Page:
Worldwide there are approximately 3,000 merchant ports and the work of the Harbour Master can vary widely from country to country and from port to port even within the same country.
The IMO defines a Vessel Traffic Service (VTS) as a service implemented by a Competent Authority, designed to improve the safety and efficiency of vessel traffic and to protect the environment. The service should have the capability to interact with the traffic and to respond to traffic situations developing in the VTS area. The IALA VTS Manual states that “The realities of modern shipping, with larger and less manoeuvrable ships, traffic congestion in ports and waterways, hazardous cargoes and the potential for environmental damage, demanded that sophisticated measures be taken to reduce risks. Establishing Vessel Traffic Services was and still is a significant response to that demand”.
The IMO identifies three types of service that can be provided by a VTS:
The title of each service in each case is largely self-explanatory. In its simplest form, a VTS may provide basic information on which the master of the vessel bases his own decisions without further intervention from ashore. More usually, however, a VTS is also directly involved in the organisation and management of vessel traffic within its area of responsibility. As part of these services, the VTS should provide an oversight of the navigational safety of vessels and provide navigational assistance and advice if appropriate.
The VTS should be manned by personnel nationally certificated to the internationally recognised IALA V103 course standard. The types of service provided by a VTS will be promulgated in appropriate hydrographic publications.
IALA is a non-profit, international technical association. Established in 1957, it brings together authorities concerned with marine aids to navigation, as well as manufactures and consultants from all parts of the world, and offers them the opportunity to compare their experiences and achievements. IALA’s aim is to harmonize aids to navigation worldwide and to ensure that the movements of vessels are safe, expeditious, cost-effective and harmless to the environment. VTS documentation and standards in the form of standards, recommendations, guidelines, brochures and the VTS Manual are available free of charge for download under the “Publications” tab on the IALA website.
Aids to navigation can take the form of fixed or floating marks that may be lit or unlit, including lighthouses, leading lines, buoys and beacons. A vessel traffic service (VTS) can also be categorised as an AtoN, albeit a very sophisticated and relatively costly one. The mix of AtoN used in a port or waterway is determined by means of a risk assessment, which takes into account the local geography, traffic patterns, vessel size and manoeuvrability, local hydrographic conditions and weather patterns. IALA publications include guidance on maintenance and location of AtoN.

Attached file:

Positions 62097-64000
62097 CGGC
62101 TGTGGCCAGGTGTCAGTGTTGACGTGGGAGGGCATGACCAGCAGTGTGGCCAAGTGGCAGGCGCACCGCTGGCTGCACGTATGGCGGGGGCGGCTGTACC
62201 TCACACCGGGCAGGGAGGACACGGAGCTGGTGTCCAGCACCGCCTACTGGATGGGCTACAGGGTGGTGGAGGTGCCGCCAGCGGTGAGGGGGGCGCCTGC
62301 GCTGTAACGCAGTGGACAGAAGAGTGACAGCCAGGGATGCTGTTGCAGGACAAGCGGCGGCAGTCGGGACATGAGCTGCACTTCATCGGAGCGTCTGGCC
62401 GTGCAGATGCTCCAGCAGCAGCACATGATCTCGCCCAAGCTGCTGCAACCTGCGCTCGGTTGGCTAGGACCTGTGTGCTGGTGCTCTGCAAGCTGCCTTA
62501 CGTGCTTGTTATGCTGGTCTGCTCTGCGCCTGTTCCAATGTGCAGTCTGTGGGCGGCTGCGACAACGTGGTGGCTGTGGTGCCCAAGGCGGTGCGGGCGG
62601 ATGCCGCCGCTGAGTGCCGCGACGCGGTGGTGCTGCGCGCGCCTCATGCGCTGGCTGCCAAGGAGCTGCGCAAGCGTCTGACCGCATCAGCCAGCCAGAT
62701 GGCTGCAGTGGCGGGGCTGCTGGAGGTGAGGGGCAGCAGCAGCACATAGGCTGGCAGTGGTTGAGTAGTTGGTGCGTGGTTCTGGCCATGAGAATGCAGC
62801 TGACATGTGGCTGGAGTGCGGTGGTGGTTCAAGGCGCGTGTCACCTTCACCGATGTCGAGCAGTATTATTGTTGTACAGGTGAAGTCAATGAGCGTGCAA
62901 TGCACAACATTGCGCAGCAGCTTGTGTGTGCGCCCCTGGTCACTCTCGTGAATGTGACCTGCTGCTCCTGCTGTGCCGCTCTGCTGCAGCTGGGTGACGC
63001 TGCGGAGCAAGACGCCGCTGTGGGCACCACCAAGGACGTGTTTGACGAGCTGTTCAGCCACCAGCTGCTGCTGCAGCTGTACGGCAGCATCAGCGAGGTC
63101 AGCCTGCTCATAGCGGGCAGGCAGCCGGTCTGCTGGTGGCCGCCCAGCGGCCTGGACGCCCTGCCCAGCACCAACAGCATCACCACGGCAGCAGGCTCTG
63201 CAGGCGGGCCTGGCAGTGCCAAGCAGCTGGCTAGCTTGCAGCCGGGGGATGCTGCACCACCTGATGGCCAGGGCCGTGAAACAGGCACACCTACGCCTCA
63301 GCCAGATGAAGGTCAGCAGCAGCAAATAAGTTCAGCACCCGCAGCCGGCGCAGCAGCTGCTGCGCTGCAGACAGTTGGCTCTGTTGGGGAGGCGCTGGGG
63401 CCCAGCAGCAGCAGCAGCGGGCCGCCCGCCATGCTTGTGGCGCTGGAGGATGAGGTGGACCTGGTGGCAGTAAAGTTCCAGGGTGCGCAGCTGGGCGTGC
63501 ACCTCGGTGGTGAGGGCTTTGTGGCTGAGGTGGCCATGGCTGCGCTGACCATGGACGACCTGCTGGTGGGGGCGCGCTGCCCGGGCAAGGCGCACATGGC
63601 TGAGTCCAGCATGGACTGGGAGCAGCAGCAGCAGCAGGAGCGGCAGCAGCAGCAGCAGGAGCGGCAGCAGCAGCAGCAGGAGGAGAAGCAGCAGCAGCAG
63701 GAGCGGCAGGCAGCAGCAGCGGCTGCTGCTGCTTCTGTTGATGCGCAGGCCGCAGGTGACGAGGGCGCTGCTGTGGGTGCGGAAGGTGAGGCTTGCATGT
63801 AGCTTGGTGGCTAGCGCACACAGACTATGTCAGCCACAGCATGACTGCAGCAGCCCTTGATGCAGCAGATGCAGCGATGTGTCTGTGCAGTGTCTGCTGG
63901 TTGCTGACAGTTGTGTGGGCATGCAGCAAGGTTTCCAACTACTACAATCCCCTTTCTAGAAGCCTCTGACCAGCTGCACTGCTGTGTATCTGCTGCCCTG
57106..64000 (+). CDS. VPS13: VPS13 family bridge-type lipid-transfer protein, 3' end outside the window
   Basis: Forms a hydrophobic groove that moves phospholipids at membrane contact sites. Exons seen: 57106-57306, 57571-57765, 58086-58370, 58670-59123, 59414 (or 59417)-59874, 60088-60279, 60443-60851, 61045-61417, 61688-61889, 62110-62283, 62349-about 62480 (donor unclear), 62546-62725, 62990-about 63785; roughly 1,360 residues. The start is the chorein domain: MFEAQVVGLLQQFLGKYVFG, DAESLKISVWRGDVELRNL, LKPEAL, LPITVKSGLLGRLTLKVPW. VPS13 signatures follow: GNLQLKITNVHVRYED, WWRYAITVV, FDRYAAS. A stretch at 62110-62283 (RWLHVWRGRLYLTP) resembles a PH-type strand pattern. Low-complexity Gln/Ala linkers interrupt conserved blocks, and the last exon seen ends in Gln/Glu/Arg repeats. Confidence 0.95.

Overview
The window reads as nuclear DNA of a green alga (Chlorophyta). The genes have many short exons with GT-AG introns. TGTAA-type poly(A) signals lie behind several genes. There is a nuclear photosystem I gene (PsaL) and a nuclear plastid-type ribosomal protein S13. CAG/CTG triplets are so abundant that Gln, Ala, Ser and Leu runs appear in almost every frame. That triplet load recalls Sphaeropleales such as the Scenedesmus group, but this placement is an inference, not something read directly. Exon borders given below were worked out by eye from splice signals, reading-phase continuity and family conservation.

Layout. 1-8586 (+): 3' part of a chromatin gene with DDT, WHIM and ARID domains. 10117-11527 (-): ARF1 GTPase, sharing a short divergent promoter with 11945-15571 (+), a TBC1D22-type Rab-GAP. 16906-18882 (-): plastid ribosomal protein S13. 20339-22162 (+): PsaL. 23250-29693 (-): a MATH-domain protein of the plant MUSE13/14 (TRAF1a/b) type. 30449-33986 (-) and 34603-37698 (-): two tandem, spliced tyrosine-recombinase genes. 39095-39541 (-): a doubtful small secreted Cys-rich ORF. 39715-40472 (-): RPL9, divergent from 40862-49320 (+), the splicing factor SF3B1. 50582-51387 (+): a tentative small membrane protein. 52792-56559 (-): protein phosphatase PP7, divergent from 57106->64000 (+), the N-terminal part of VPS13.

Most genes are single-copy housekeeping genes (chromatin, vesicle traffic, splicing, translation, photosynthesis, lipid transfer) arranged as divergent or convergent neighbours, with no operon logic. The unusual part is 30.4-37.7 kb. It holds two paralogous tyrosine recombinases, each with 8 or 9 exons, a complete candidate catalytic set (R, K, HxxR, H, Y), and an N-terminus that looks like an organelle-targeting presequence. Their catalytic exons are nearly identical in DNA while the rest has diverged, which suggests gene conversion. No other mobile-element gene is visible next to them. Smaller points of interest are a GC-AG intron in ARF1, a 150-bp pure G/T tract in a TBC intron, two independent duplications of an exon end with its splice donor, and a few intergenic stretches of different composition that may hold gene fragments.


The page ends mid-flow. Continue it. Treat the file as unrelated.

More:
Investments to improve efficiency and expand port capacity
Modernisation will help shift cargo from roads to shipping and railway
Turkey’s maritime industry is receiving a boost thanks to a new loan from the London-based European Bank for Reconstruction and Development (EBRD) of US$ 17.5 million to the operator of Tekirdag port on the Sea of Marmara. ICBC Turkey is providing an equal loan.
Ceyport Tekirdag Uluslararasi Liman Isletmeciligi is operating the port under a 36-year concession granted by the Turkish privatisation authority last year (2018).
It is understood that the EBRD loan will partially finance the acquisition of operating rights, the modernisation of the port and the expansion of its capacity, to which the company has committed under the concession agreement.
Tekirdag port handles general cargo, dry and liquid bulk, containers and ro-ro vessels and serves industrial and agricultural production and trade in the region.
It is the only port in the western Marmara Sea that provides both ro-ro and rail-ferry services to the eastern Marmara region. Enhanced port infrastructure will play a key role in directing a larger share of cargo from roads towards railway and shipping lines, which are more environmentally friendly alternatives.
The port operator is a subsidiary of Cey Group, one of the largest logistics groups in Turkey, which also includes Ceynak Lojistik and the operators of Samsun port and Mesbas port located in the Mersin Free Zone.
Member States of the IMO have urged further firm action in coming years to advance gender equality throughout the maritime sector and reach a barrier-free environment, following a year of action to “empower women in the maritime community” – the World Maritime theme for 2019.
IMO Assembly adoption of resolution
The IMO Assembly, meeting for its 31st session from 25 November to 4 December adopted a resolution on Preserving the Legacy of the World Maritime Theme for 2019 and achieving a Barrier-Free Working Environment for Women in the Maritime Sector.
This resolution urges governments, maritime administrations and the industry to endeavour to reach a barrier-free environment for women, so that all women can participate fully, safely and without hindrance in the activities of the maritime community, including seafaring and shipbuilding activities.
Furthermore, the resolution notes testimony from women from across the various maritime industries which demonstrates that barriers and obstacles still exist at every level. Work towards gender equality, including the fostering of a safe environment for women in the maritime sector, remains incomplete and should continue to be pursued.
Governments, maritime administrations and the industry should consider ways to continuously identify and overcome existing constraints in all aspects of the maritime sector, in particular, in terms of recruitment, promotion, training, capacity-building and technical cooperation.
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